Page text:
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The International Writers Magazine: Book Review Archives

The Water Knife by Paulo Bacigalupi
Hardcover: 384 pages
Publisher: Orbit (28 May 2015)
ISBN-13: 978-0356501741
• Sam Hawksmoor review

Brilliant, frighteningly real scenario for the doomed 'Sunshine' States. A Chinatown for this generation.

The Water Knife

Sometimes events conspire against a science fiction writer.  You spend all your time building a credible future world based around an entirely plausible idea of the American states going to war against each other for water rights, with California being top dog and Texas being this dust bowl where all Texans are treated like unwanted scum - then in the exact month of publication you find Texas underwater, California rapidly approaching dust bowl status, the Artic one of the warmest places in North America with forests on fire in Alberta and British Columbia.   Enough to make a writer weep.

Luckily Paulo Bacigalupi’s novel 'The Water Knife' is set in the near future and rest assured all will return to his very real predictive trajectory once El Nino has had it’s way with the US weather.

The Water Knife is a brilliant return to form after the rather disappointing Doubt Factory and is a great companion to the amazing The Wind-Up Girl published some five years ago now.

Climate change warnings appear everywhere now but this is a very realistic approach to explaining the consequences.  It assumes that the law will still be applied, even though the whole continent is lawless.  Water rights are the ticket to ride, worth more than gold, and without them whole cities will die.  Angel Velasquez, the scarred Mexican is the ‘water knife’ who works for Catherine Case, the boss of water management in Vegas.  Nevada, if you didn’t know, is situated in a desert.  Like Phoenix, it shouldn’t exist.  The water knife’s job is to cut off the supply to rival cities and kill them.  Angel doesn’t feel anything for the all the people he forces to flee their homes and lives.  No one can live in a city without water and whoever holds the most senior water rights wins.  Illegal extraction will be met with extreme violence. Bacigalupi touched on this subject with his short story The Tamarisk Hunter in the Wastelands 2 short story compilation and it definitely was worth further examination.

His role as a writer is to examine the trends and extrapolate the most logical scenarios.  Stands to reason that water scarcity and rising populations will be one of the most lethal combinations.  Making desert’s bloom to grow food for cattle to eat or produce bio-fuels with ancient aquifers that will soon all run out makes no long-term sense.  And when it does, cities like Phoenix or Culver City and Vegas will die.  The Colorado River can only support so much life and as we have discovered this year, if the snow doesn’t come in winter, there’s nothing to feed the river with anyway.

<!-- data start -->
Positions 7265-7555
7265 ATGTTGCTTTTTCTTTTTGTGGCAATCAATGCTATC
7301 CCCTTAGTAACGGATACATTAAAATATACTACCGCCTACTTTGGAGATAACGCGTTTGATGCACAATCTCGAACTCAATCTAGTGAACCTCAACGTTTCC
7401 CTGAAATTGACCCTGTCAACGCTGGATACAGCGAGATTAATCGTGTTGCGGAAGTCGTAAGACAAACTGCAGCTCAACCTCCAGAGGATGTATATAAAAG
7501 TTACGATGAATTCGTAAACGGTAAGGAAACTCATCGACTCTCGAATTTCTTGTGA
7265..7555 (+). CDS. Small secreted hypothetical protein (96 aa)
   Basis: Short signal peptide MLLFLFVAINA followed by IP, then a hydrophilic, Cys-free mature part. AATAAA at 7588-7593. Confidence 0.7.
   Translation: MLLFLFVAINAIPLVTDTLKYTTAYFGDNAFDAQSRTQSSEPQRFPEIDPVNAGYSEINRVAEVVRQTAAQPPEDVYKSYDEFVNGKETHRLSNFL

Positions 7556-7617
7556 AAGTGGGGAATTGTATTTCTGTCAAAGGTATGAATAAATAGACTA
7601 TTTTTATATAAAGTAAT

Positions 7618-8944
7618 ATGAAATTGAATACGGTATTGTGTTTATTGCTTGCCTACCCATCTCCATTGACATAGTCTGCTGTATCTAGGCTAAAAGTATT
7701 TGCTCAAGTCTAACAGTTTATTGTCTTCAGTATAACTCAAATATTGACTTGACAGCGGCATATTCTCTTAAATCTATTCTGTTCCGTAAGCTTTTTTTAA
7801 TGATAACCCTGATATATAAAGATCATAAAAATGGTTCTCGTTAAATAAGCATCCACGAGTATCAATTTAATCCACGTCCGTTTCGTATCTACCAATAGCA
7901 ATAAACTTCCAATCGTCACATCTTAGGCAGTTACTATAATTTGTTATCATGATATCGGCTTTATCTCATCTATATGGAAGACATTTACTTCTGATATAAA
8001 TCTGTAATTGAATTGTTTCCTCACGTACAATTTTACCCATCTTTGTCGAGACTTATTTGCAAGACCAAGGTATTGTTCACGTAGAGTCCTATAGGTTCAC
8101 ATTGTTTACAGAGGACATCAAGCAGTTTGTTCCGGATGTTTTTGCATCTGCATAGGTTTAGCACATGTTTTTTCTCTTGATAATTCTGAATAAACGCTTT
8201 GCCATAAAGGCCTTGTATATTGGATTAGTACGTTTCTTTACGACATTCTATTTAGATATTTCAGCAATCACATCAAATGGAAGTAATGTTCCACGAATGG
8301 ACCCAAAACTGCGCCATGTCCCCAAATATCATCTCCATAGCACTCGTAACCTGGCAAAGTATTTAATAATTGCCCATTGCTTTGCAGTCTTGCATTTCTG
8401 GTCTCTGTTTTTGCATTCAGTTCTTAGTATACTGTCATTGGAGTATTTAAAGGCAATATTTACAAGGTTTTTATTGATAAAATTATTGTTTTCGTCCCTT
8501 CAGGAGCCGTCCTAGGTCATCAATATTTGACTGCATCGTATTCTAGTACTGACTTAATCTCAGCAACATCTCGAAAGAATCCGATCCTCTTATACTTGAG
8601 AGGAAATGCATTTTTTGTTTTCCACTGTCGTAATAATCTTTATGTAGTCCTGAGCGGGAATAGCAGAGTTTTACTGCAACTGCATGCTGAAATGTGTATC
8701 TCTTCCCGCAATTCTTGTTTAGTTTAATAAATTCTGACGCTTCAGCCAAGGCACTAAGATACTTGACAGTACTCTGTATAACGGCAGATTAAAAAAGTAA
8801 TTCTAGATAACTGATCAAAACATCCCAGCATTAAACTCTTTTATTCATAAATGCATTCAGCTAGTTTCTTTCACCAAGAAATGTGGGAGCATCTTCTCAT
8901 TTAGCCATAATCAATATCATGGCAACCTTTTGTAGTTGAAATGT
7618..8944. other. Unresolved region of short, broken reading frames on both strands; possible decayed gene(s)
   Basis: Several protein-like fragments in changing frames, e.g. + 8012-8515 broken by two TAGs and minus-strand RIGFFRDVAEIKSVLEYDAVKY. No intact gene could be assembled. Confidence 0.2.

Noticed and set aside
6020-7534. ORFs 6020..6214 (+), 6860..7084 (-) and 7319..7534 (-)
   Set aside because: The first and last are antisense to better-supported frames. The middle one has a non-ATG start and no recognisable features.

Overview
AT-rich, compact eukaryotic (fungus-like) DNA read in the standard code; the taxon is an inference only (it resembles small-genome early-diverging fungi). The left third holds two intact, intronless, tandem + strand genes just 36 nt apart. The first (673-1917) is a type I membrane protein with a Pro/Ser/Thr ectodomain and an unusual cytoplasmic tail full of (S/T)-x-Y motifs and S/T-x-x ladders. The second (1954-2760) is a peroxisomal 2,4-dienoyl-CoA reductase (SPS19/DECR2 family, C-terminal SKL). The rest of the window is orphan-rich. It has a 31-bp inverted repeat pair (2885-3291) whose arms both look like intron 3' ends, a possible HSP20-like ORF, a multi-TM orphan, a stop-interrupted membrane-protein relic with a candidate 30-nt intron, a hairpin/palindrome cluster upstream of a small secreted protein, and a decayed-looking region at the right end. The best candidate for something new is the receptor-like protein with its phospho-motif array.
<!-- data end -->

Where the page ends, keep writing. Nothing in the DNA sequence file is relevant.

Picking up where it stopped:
Angel and his crew defend the right of Vegas to exist with extreme methods. Blowing up dams, cutting water pipelines.  What use is a five bedroom, three bathroom McMansion if you have no running water and if you have no water, the houses have no value and the banks that lent the money to build them have useless debts and the downward spiral to hell begins. And everyone is looking over their shoulders at California where they seem to be one step ahead of everyone in the procurement of water rights.

The Water knife is a nightmare vision of our very near future, written with confidence. Just as The Wind Up Girl presented us a grim future some 200 years hence, as did the amazing Shipbreaker, one reads his ‘fiction’ and you instinctively know that yes, this is how it will be, it is inevitable.  He has seen the real future and you won’t want to be living in it.  You certainly won’t want to be living in the ‘sunshine’ states. Put your retirement plans on hold now.

Maria and Sarah are two orphaned girls trying to get by in Phoenix. Sarah peddles her young ass hoping to hook a rich player who lives in the Arcology towers where they don’t have to breathe the dust and don’t ration water.  Maria sells water by the cup she buys from the Red Cross pumps to Chinese construction workers.  They live a mean existence, having to pay off pimps and Vets, who prey on the poor. If you don’t pay you get fed to the hyenas.  Maria Villarosa, the Texan once had a respectable family, a home, school, but the water was cut off and they had to flee.  She is a survivor in a harsh, cruel world.

Lucy is a journalist, was nominated for a Pulitzer once and she scrubs a living posting apocalyptic chronicles of daily life in Phoenix.  She is an outsider, here for the story, but could be back in Vancouver with her family where it still rains and people don’t get shot for no reason every day of the week.

Lucy and Angel collide when she is investigating the brutal murder of her source, the guy who thought he was going to make a major killing, but wouldn’t reveal exactly how.  Now his mutilated body is in the morgue with hundreds of dead Texans found in a mass grave.  Angel is there posing as a cop but Lucy knows the moment she sees him that he is something else – something evil and escapes his clutches.

Murder, starvation, desperate sex and bloody entrails litter this fast paced gripping thriller – a Chinatown for this generation.  No one trusts anyone and the violence is brutal but unsentimental, it all just business.  Water business.

Paulo Bacigalupi is a visionary writer who mines our future with a clarity that is bleak and depressing but addictively prescient.  He writes on our tombstones with flair and great style.
If you want to know your fate read The Water Knife now. Print, Kindle and iBooks

© Sam Hawksmoor
author of ‘Another Place to Die: The Endtime Chronicles’ +
GIRL with CAT (Blue) by Sam Hawksmoor

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